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Southern Wales Regional Group Lecture: William Smith (1769-1839): 200 Years of the 1st Nationwide Geological Map

21 April 2015
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Southern Wales Regional Group, William Smith Bicentenary
Cardiff University, ROOM 1.25 Main Building, Park Place, Cardiff CF10 3AT
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Time: 6:00pm for 6:30pm

Speaker: Dr Tom Sharpe

Tom is one of the best know authorities on William Smith and we are delighted he will be speaking to us about ‘the map’.

William Smith’s 1815 map A Delineation of the Strata of England and Wales, with part of Scotland, is rightly regarded today as an icon of geology. On a scale of five miles to one inch, it was a remarkable achievement for one man, working singlehandedly, with no official support or sponsorship, and outside of the developing formal structure of the new science in the shape of the recently-founded Geological Society. Smith’s map was based on principles which he himself had developed during the course of his work in Somerset in the 1790s, namely that the strata of southern Britain are arranged in a regular sequence, and that particular strata can be identified and correlated on the basis of the fossils they contain. As a mineral surveyor, Smith was aware of futile coal searches being undertaken in parts of the sequence well above or below the Coal Measures by unscrupulous surveyors or by those who were misled by the similarity of some strata to those associated with coal. With the stratigraphy shown on his map, Smith aimed to give landowners an indication of whether coal was likely to be found on their property, and he was careful to include many estates and country seats on his topographical base map. The 410 subscribers to his map included 2 dukes, 5 marquesses, 13 earls, 2 viscounts, 14 lords and 21 baronets as well as at least 32 Members of Parliament, including the Chancellor of the Exchequer.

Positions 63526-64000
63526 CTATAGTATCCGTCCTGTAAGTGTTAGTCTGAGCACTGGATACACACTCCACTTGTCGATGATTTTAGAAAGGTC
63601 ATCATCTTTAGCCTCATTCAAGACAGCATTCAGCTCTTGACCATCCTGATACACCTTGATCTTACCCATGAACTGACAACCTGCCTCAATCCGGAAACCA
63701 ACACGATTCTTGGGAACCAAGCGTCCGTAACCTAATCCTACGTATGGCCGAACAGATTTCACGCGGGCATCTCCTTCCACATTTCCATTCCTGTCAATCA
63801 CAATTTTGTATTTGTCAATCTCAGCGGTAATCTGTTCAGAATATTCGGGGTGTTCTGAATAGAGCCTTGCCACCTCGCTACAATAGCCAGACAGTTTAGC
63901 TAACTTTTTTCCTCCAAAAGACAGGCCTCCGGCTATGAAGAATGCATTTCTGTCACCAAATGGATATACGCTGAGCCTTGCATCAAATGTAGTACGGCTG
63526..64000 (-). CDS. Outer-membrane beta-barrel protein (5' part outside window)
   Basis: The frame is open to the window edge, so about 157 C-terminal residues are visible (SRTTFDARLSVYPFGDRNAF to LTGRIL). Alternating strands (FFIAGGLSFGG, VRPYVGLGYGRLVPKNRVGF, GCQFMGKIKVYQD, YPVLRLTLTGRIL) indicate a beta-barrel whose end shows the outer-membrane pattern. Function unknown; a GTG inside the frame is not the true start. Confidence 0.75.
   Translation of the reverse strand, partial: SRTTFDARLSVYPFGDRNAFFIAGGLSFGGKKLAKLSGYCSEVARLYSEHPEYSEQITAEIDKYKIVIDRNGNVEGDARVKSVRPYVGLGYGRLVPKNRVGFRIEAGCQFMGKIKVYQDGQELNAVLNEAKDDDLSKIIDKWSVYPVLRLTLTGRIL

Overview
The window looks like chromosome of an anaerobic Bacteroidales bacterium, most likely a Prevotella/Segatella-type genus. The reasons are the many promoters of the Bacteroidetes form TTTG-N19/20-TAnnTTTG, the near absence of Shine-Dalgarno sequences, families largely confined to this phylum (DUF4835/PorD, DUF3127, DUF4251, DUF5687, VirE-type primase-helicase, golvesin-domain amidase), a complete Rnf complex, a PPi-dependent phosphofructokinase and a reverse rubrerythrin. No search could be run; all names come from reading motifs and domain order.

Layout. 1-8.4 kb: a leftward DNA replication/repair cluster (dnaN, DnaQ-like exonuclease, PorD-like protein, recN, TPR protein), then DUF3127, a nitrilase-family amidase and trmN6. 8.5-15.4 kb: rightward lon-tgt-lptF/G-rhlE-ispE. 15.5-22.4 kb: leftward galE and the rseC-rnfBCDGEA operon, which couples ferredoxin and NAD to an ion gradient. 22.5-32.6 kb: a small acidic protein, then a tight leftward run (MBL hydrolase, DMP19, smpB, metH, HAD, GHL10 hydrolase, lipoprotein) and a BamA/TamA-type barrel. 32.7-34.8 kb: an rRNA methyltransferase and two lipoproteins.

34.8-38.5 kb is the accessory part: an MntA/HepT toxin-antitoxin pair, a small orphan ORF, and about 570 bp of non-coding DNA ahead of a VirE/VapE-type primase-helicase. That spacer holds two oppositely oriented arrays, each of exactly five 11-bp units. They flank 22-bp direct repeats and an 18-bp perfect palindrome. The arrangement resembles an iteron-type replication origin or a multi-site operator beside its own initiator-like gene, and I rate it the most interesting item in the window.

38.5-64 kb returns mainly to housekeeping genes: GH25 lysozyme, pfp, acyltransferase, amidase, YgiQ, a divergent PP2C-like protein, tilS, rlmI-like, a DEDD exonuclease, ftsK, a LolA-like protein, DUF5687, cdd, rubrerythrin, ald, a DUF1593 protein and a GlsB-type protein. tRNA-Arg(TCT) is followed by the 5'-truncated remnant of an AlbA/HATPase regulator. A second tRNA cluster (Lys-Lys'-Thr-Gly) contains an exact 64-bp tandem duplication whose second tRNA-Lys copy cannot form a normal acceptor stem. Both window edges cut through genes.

But Smith’s success was to be short-lived. Within five years, his pioneering geological map was eclipsed by a more detailed map, a collaborative effort by the members of the Geological Society under its first President, George Bellas Greenough. The similarities between the Geological Society’s map and that of Smith’s did not go unnoticed by Smith’s friends.
During the course of its production, Smith’s map was continually revised as new information became available to him, and at least six different issues can be recognised, the last dating from the 1830s. The map was accompanied by a Memoir, and Smith went on to publish a set of cross sections and a series of more detailed county geological maps, as well as two books on fossils and strata. Smith is commemorated on many plaques as ‘The Father of English Geology’, the title bestowed on him by Adam Sedgwick in 1831; he can equally be regarded as the Father of Stratigraphy.
In 2015 the bicentenary of publication of Smith’s great map will be marked by an international conference at the Geological Society of London, exhibitions, and other events around the country.


William Smith Bicentenary

More events celebrating the Bicentenary of William Smith's map